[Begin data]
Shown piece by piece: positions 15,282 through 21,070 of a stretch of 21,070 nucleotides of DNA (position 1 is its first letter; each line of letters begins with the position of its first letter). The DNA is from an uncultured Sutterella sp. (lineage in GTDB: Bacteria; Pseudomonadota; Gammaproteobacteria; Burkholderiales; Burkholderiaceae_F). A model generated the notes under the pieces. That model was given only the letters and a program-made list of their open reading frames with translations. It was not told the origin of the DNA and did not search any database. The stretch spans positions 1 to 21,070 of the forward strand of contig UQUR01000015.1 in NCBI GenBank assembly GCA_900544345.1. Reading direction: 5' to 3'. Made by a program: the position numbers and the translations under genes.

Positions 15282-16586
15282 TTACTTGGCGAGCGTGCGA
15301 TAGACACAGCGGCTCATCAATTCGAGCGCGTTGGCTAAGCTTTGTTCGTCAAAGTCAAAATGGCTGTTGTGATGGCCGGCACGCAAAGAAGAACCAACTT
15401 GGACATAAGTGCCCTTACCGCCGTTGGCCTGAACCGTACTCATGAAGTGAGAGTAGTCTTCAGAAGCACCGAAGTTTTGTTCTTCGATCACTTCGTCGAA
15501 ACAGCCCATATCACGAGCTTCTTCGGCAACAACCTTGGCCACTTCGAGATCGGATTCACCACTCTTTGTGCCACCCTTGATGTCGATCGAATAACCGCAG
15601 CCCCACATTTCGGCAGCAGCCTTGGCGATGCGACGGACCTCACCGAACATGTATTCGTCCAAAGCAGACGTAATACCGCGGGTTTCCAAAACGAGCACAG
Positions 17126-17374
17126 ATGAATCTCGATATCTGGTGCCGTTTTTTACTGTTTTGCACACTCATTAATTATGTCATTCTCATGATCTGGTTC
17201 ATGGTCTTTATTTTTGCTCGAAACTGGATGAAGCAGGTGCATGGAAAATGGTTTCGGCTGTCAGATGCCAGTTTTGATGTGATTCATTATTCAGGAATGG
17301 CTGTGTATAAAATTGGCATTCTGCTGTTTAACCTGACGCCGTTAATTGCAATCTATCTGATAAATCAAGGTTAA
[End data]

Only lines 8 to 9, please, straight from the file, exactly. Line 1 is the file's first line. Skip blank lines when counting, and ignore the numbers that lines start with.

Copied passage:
Positions 17126-17374
17126 ATGAATCTCGATATCTGGTGCCGTTTTTTACTGTTTTGCACACTCATTAATTATGTCATTCTCATGATCTGGTTC